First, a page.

Back when emo was more a genre of music than a personal label, three boys from Kansas City, Mo., formed one of the pioneering bands of the indie rock movement — the Get Up Kids. For the next 10 years, the band headlined tours across America, opening for both Green Day and Weezer.

Over 13 years later, GUK lead singer Matt Pryor is still heavily involved in music — only this time he's hitting the stage alone. His first solo album, Confidence Man, is a harmonious blend of folksy riffs with heartfelt lyrics: "I say this with certainty/Hard livin's the only way I can get by." The foot-stomping title track portrays Pryor at his best with his familiar, airy vocals, while the oldest song on the album, "Dear Lover," written in 1995, lends a heartbreaking melody and equally sentimental chorus.

For Pryor, going it alone was one of the most daring decisions he's made.

"I'm much more uncomfortable being solo than being in a band," says Pryor. "I was planning to `go solo`, but kept not doing it, because I was pretty uncomfortable."

On top of his first full tour in five years, which kicked off earlier this month, one of Pryor's other projects is touring at the same time. Kindie rock band the Terrible Twos is the toddler-rock alter ego of Pryor's other band, the New Amsterdams. On Jerzey the Giant, the Twos play eclectic, innocent and playful tunes for kids (potty sing-along "Great Big Poop"; the achingly wistful "Amelia Minor") with a pop rock twist.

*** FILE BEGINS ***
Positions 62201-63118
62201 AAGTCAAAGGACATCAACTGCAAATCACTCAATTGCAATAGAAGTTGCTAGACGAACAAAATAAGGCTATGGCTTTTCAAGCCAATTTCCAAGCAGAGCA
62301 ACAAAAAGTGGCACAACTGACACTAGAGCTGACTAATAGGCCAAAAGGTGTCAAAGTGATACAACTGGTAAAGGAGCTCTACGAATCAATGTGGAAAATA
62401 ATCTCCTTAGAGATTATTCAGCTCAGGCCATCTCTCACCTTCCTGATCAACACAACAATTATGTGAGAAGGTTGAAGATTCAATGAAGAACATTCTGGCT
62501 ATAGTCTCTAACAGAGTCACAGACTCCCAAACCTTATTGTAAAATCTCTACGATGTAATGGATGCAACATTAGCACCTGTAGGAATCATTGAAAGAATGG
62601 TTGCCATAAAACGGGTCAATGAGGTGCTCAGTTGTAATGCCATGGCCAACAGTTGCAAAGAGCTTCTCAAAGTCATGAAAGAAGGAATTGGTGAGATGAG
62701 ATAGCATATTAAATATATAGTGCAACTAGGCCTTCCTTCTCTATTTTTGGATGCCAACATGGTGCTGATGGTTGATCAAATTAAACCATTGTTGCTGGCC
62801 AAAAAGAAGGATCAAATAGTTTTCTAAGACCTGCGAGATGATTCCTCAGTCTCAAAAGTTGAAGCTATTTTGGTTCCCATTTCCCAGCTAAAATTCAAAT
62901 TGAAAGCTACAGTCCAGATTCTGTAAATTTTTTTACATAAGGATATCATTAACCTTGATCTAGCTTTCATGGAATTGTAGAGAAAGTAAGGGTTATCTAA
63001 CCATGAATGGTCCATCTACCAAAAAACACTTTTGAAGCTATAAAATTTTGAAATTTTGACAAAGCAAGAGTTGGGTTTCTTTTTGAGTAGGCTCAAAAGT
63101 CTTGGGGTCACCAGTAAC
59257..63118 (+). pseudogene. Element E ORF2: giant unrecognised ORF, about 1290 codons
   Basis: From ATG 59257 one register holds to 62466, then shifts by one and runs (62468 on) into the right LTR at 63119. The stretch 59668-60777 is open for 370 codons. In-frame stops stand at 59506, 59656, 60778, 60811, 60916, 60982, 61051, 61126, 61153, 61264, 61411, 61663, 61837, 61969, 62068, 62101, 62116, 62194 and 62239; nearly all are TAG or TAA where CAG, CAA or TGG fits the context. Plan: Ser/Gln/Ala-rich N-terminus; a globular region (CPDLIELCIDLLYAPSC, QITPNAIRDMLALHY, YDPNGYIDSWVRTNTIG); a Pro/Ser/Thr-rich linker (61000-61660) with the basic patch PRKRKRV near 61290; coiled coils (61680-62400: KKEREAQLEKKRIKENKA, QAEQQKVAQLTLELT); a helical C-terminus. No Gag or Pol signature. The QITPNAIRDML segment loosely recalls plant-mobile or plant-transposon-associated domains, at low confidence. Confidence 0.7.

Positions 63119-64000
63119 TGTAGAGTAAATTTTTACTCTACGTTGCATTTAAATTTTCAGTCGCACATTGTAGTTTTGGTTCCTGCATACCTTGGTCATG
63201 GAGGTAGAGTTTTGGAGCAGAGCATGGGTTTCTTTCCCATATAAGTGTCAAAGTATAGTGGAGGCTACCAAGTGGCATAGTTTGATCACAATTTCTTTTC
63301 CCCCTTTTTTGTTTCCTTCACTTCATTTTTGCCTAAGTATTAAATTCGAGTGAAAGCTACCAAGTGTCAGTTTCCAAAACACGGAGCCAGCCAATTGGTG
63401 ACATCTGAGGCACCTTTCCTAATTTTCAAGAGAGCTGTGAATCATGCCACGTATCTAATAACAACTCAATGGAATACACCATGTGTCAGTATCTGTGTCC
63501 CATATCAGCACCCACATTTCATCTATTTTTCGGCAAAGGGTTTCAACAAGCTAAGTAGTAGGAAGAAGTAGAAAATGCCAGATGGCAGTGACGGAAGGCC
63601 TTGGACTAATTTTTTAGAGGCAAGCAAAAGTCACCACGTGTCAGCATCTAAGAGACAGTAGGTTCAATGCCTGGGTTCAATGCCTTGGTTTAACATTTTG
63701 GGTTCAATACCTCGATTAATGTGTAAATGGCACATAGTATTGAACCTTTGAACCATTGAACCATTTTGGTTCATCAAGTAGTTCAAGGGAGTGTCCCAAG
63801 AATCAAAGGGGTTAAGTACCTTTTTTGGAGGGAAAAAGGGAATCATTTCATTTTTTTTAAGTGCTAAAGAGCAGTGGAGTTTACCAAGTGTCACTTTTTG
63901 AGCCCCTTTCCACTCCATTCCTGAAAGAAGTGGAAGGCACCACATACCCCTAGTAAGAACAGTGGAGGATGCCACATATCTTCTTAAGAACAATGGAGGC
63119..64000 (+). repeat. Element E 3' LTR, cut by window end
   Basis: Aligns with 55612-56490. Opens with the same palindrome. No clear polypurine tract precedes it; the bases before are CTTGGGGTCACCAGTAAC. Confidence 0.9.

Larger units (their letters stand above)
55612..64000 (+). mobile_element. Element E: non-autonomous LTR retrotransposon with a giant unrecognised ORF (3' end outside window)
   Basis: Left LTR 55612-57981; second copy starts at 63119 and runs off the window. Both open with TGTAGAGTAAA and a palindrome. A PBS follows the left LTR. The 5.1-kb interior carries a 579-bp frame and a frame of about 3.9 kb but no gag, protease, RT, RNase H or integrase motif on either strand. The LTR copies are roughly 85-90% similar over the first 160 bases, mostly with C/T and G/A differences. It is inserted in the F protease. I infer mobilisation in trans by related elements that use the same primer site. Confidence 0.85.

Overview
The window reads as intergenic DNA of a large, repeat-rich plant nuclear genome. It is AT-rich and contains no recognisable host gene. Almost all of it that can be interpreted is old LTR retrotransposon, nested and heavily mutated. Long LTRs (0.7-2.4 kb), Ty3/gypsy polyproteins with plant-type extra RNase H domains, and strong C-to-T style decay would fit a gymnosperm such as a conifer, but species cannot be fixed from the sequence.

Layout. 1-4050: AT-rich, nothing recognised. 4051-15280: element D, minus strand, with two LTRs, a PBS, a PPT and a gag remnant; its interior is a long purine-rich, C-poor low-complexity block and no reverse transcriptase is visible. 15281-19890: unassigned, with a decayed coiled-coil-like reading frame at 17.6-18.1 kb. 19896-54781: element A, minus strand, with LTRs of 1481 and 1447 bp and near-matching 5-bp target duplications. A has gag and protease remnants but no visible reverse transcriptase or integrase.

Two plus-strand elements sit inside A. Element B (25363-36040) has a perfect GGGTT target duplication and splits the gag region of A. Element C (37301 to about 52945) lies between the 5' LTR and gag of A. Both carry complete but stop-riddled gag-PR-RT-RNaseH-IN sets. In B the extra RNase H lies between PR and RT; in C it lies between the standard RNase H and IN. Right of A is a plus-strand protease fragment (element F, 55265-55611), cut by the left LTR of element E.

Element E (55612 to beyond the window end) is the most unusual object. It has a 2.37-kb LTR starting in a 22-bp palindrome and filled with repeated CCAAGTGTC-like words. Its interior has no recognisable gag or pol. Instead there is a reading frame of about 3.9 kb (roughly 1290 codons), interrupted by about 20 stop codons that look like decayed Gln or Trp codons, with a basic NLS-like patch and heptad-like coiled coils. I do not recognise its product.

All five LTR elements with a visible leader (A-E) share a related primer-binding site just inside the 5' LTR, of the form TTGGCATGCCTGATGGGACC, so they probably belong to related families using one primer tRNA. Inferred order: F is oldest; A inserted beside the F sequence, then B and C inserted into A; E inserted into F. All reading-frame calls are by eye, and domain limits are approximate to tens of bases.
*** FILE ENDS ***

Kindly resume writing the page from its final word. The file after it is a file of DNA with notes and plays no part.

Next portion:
Watching his own kids' lives inspired Pryor, a married father of three. "I wanted to do something that was just totally different, and I could just do it, and nobody would care," says Pryor. "I kept telling everyone that I was going to do a children's record. Finally, I told enough people, and I had to do it."

In spite of his foray into a solo career, Pryor is arguably one of the godfathers of today's indie rock bands, a title he modestly accepts. "I get called, like, an elder statesmen of emo from time to time, and that's fine," he says. "I'm very proud of the things I've done, and the records I've put out, and the doors that I've opened."

More by Rebecca Mercurio


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